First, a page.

Saturday, August 8, 2015

The Evil of Abstinence

The most common Thai depiction of the Buddha, in statues and art that I came across on tourist-trails, is called 'Subduing Mara'. The Buddha is shown with his left hand in his lap, palm facing upwards and his right hand on his knee. The fingers of his right hand touch the ground, to summon Earth as his witness as he defies Mara and achieves enlightenment.

Parties, strip-clubs and ping-pong shows of Thailand lie casually in front of these portrayals, as acts of iconoclastic humour. Thailand's famous locales are stocked paradoxically with symbols of self-denial and methods to satiate a variety of human desires.

'Mara', the demon of desire - etymologically deriving from the Proto-Indo-European root 'mer' (meaning: to die) - is simultaneously being defied and embraced. The question, however, is whether these - renouncement and indulgence - are philosophies belonging to different ages, or eternal contradictory truths. In order to understand the changing rationale, in the former case, it is helpful to sift through human perception of both hedonism and austerity over the centuries. Have they always coexisted? Did one prevail at the cost of the other? Has there been an irreversible change in perception? Could this be a cyclic process?

South East Asia
The Buddha's depiction in art is a useful place to begin understanding the changing perceptions of indulgence and sensuality in Thai-history. During the Dvaravati period, between the seventh and eleventh centuries, the Buddha is seen in the Tribhanga posture. This leaning position, considered one of the most sensual of classical-dance postures. Probably deriving from Krishna-portrayals in Gupta and Amravati artwork, these forms which are oppositely curved at the waist and neck are indicative of the cultural mindset.

Interestingly, the Tribhanga form is almost entirely supplanted by the seated Buddha (including the Subduing Mara posture) in the succeeding centuries. Even the Buddha's expression becomes more serene over time, elevating him further in the eyes of his followers - perhaps removing even the last vestiges of temptation.

Today, Thai society is oversimplified as the result of Western lenses. Although it is accepting in several ways (including its famous acceptance of trans "ladyboys"), several traditional schools of thought still underline the importance of discipline and renouncement.


India
Cārvāka (Sanskrit: चार्वाक) is the ancient school of Indian materialism. Ajita Kesakambali, a contemporary of the Buddha and Mahavira, laid the foundations of this disruptive philosophy which denies the existence of an eternal soul. He spoke of here and now: no God, no samsara, no karma, no fruits of merit, no sin.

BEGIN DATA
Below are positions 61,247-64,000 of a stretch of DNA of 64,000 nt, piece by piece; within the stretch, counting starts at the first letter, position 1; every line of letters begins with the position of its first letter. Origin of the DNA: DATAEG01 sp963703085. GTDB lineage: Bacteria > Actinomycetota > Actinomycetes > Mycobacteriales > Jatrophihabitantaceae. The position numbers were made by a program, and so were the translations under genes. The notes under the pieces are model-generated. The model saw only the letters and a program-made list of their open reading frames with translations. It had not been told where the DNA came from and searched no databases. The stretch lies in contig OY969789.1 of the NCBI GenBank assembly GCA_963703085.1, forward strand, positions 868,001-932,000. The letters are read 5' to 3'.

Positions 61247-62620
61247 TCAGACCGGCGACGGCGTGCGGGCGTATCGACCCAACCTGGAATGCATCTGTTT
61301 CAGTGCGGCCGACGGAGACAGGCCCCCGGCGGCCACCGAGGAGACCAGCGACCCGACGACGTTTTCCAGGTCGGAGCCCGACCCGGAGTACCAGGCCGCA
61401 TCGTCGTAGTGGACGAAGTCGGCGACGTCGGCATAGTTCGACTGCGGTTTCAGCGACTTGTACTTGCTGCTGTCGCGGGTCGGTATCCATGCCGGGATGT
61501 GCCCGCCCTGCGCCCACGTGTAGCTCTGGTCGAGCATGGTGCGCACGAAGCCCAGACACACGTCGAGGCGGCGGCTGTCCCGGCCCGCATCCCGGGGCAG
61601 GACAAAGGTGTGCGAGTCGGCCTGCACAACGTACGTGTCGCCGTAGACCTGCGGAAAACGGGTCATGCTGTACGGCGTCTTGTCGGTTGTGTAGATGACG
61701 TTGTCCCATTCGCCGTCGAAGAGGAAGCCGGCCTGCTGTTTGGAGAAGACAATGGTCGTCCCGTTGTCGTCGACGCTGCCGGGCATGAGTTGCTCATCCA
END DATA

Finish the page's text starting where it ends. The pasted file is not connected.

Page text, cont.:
While the philosophy is of unknown provenance, it can be traced back to the Vedic period with considerable development in post-Vedic discussions. Most major documented theses and rebuttals date back to the sixth century, when it emerged as an alternative to Astika schools.

Even though the school lasted at least a millennium, it must be noted that most modern understanding of the philosophy is through criticisms present in mainstream works, and not from the Cārvāka fountainheads themselves.

Cārvāka remained an alternative philosophy throughout its brilliant, limited life. It is perhaps because this brand of Indian hedonism didn't enjoy patronage from kings and leaders that it endured on the fringes of civilization. Perhaps it is difficult to govern people who succumb to individualistic urges, who don't believe in a greater and conmon good. Is it easier to control humans who believe in karma, in a merit system and in an after life?

The philosophy faded out eventually, especially after the introduction of Islam by invaders, during the burgeoning Mughal empire. Another open and famous depiction of sex, music, arts and other earthly pleasures - the temples of Khajuraho - also faced destruction by Islamic invaders, including Mahmud of Ghazni.

It is only today, after globalization and the internet, that Cārvāka's lost threads of thought have resurfaced, leaving several self-important right-wing elements red-faced and other self-styled nationalists shouting "Indians discovered hedonism".

Arabia and the Levant
Pursuits of pleasure, historically, has been rife with inequality, even slavery. The subversion of this philosophy therefore lies in the presupposition that achievement of pleasure necessitates one-upmanship. In other words, the affluent achieve their soaring highs only by crushing a fellow human being, and not otherwise.

Moses's great exodus came ended Ramses's policies of excesses. The Old Testament extols the virtues of moderation and equality, and demonizes the Pharaoh of Egypt. Even today, in Egypt, 'Phiraoun' is a symbol of evil and injustice.

It may be argued that the people of the book wrote their version of history vilifying their oppressors, but the story of hedonism does not end there. Upon reaching Mount Sinai, the story unfolds as an iconic scene about Moses - who has just received the Ten Commandments - and the golden calf, wherein he destroys the vulgar symbol and castigates (and, in some versions, kills) his followers, including Aaron.


Similarly, Prophet Muhammad's rebellion against the Quraysh laid out the fundamental tenets of Islam. The iconoclastic philosophy embraces equality, urges redistribution of wealth, and denotes alcohol, drugs and several aspects of sexuality as haram.